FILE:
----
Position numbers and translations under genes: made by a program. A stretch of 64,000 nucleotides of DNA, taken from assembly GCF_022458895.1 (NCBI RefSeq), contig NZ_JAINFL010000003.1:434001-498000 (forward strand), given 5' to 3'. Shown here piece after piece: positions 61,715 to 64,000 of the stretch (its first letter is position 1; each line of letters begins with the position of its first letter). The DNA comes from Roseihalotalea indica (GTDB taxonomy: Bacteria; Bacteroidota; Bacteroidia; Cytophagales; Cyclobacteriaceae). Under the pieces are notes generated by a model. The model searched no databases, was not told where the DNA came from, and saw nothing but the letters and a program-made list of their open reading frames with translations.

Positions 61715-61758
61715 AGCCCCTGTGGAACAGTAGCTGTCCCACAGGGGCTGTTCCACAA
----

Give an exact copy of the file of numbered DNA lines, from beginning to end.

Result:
Position numbers and translations under genes: made by a program. A stretch of 64,000 nucleotides of DNA, taken from assembly GCF_022458895.1 (NCBI RefSeq), contig NZ_JAINFL010000003.1:434001-498000 (forward strand), given 5' to 3'. Shown here piece after piece: positions 61,715 to 64,000 of the stretch (its first letter is position 1; each line of letters begins with the position of its first letter). The DNA comes from Roseihalotalea indica (GTDB taxonomy: Bacteria; Bacteroidota; Bacteroidia; Cytophagales; Cyclobacteriaceae). Under the pieces are notes generated by a model. The model searched no databases, was not told where the DNA came from, and saw nothing but the letters and a program-made list of their open reading frames with translations.

Positions 61715-61758
61715 AGCCCCTGTGGAACAGTAGCTGTCCCACAGGGGCTGTTCCACAA